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Country Discussion Topics
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Apple Tree Has Wilted Black Leaves...
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Cathy in Oregon    Posted 05-23-2003 at 10:42:22       [Reply]  [Send Email]
Well, that is just about describes my problem. I just planted the trees this spring. The other three [one yellow delicious, two jana gold] are doing just fine. The red delicious has these dried up leaves that are turning black.

The whole deal is that I would rather not spray if I don't have to.
Does anyone know what may be eating my tree??
Thanks! This is my very first effort in starting an orchard!


DeadCarp    Posted 05-24-2003 at 19:26:25       [Reply]  [No Email]
I hope you end up like our yard guy in Australia - he just had a knack for apples, we'd rented a house with an old apple tree and he asked if we'd mind if he kept the clippings - naw help yourself :) Well, some months later we stopped by his place and he showed us his Mother Apple tree. Here he'd been grafting for i don't know how many years, and that darn thing had i think 26 differet kinds of apples on it. Some tree!


Cathy in Oregon    Posted 05-25-2003 at 15:17:17       [Reply]  [Send Email]
That must have been some tree!
Thank you, I hope that your blessing will stick!
Cheers
Cathy


Cathy in Oregon    Posted 05-23-2003 at 13:37:36       [Reply]  [Send Email]
Well, thank you very much for all of the help. I googled fire blight and I am pretty sure that is what that poor tree has. These trees are only root stock and have very few branches or leaves, so I will have to [most likely] have to take the whole tree down. It was the first tree my brother, nephew and I planted together... Well, that's farming!! My momma always says "You pay your money and take your chances"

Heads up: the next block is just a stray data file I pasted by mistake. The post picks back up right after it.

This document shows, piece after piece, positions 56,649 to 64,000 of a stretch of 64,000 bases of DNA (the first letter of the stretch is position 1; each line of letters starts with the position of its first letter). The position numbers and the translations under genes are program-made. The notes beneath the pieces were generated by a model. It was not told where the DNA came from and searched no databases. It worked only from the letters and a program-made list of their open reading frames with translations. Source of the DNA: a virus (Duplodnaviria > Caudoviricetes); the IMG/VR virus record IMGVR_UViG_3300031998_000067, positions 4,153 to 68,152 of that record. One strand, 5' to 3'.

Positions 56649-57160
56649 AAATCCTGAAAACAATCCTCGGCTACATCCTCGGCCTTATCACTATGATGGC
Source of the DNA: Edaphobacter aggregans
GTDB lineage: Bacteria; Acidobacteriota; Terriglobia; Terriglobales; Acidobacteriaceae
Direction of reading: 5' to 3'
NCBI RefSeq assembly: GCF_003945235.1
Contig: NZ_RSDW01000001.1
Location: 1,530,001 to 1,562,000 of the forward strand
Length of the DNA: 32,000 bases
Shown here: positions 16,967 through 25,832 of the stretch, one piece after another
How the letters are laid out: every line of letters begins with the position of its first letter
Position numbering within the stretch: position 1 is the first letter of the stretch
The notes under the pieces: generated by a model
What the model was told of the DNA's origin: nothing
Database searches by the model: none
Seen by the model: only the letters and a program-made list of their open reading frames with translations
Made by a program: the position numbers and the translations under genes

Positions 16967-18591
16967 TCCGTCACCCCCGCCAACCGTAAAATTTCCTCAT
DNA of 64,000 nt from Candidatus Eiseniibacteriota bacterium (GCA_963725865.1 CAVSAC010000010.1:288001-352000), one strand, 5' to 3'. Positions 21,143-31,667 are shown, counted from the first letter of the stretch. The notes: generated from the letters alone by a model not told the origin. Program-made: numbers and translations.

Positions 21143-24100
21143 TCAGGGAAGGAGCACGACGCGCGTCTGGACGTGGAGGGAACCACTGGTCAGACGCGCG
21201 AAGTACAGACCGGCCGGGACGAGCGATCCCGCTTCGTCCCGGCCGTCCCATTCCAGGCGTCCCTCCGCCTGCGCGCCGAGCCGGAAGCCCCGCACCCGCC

Luckily the others are fine. Maybe one day we'll get some apples!!
Thanks again. You all are so great!!


Ivey    Posted 05-26-2003 at 13:53:35       [Reply]  [No Email]
Cathy~ If you want to keep the tree for sentimental reasons, let it re-sprout from the roots,(aftre you prune off all the damage) then train it up as a single stem for a few feet, just like a new tree would look. It will, of course, be a "rootstock" tree, (but it's still an apple of some kind) and it's one you had a hand in planting! One more thing- Too much fertilizer can encourage the Fire Blight, or at least it makes a lot more tender stems for it to "burn", so easy does it on the NPK. Some varieties and a little resistant, ask your county agent.


hay    Posted 05-23-2003 at 12:45:28       [Reply]  [No Email]
i had fire blight on my pear tree. it can be pruned out, but only very carefully. after each pruning cut, dip the pruners in full strength household bleach. do it after EACH CUT. all the cutting must be taken and burned immediatly. good idea to also mow around the tree to keep the grass low. watch for any reinfestation and repeat above procedure. sometimes it gets the whole tree and the only cure is to cut it down.


Ivey    Posted 05-23-2003 at 11:54:01       [Reply]  [No Email]
Sounds like "fire blight". Prognosis is not good if it's a real young tree, because the only way to keep it from spreading is prune past the black damage and BURN the prunings. Are the growing tips turning black too?


Longmill    Posted 05-23-2003 at 12:19:58       [Reply]  [No Email]
Ivy, that was my first thought, too.

Cathy, use your favorite search engine and look up "fire blight". There are a number of sites that have pictures along with what you have to do, if you determine that's the problem.

It's a fairly common problem here in the southeast. (sigh)

Longmill


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